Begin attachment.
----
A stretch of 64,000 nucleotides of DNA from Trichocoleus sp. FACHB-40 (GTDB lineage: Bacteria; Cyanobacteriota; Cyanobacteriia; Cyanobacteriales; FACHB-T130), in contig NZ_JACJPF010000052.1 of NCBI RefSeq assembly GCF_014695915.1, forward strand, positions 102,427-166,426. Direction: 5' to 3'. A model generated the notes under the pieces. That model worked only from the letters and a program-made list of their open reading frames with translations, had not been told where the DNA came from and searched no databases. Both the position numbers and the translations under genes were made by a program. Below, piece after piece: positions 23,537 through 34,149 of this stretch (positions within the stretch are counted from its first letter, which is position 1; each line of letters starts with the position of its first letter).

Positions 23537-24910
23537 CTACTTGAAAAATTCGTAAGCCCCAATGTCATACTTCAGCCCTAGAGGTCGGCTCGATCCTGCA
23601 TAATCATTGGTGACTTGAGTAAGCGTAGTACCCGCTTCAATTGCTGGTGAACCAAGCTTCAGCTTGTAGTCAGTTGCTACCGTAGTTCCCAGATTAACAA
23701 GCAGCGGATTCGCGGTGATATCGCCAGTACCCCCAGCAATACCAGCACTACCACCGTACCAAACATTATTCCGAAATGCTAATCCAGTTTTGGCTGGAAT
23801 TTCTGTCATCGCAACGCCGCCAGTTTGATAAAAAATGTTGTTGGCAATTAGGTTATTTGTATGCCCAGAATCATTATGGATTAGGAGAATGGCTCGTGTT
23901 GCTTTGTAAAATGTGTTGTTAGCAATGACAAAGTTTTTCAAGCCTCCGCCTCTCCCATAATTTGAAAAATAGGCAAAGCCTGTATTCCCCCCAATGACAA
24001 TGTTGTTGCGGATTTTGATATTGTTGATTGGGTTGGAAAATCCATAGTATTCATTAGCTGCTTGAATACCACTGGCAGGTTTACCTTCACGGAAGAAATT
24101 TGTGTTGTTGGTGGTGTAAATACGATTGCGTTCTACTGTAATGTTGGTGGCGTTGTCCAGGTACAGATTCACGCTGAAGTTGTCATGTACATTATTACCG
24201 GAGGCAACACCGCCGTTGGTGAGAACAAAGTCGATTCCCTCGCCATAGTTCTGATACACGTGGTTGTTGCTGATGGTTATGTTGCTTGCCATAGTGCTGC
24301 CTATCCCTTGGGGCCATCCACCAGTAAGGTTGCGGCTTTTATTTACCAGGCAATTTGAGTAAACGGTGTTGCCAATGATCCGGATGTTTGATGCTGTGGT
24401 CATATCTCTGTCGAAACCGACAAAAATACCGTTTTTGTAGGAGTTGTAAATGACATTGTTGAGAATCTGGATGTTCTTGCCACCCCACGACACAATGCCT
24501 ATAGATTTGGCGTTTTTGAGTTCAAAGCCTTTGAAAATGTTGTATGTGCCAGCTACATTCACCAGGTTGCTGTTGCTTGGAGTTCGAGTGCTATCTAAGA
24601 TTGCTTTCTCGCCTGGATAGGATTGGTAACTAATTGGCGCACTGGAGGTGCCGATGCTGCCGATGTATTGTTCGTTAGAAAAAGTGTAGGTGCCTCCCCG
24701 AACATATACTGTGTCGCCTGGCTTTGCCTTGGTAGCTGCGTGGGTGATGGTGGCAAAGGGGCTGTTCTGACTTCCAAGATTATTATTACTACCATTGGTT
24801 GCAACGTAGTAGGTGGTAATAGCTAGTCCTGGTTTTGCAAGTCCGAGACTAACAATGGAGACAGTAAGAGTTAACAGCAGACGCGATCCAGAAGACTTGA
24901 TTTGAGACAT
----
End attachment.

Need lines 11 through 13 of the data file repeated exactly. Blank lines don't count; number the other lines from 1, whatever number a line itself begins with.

24301 CTATCCCTTGGGGCCATCCACCAGTAAGGTTGCGGCTTTTATTTACCAGGCAATTTGAGTAAACGGTGTTGCCAATGATCCGGATGTTTGATGCTGTGGT
24401 CATATCTCTGTCGAAACCGACAAAAATACCGTTTTTGTAGGAGTTGTAAATGACATTGTTGAGAATCTGGATGTTCTTGCCACCCCACGACACAATGCCT
24501 ATAGATTTGGCGTTTTTGAGTTCAAAGCCTTTGAAAATGTTGTATGTGCCAGCTACATTCACCAGGTTGCTGTTGCTTGGAGTTCGAGTGCTATCTAAGA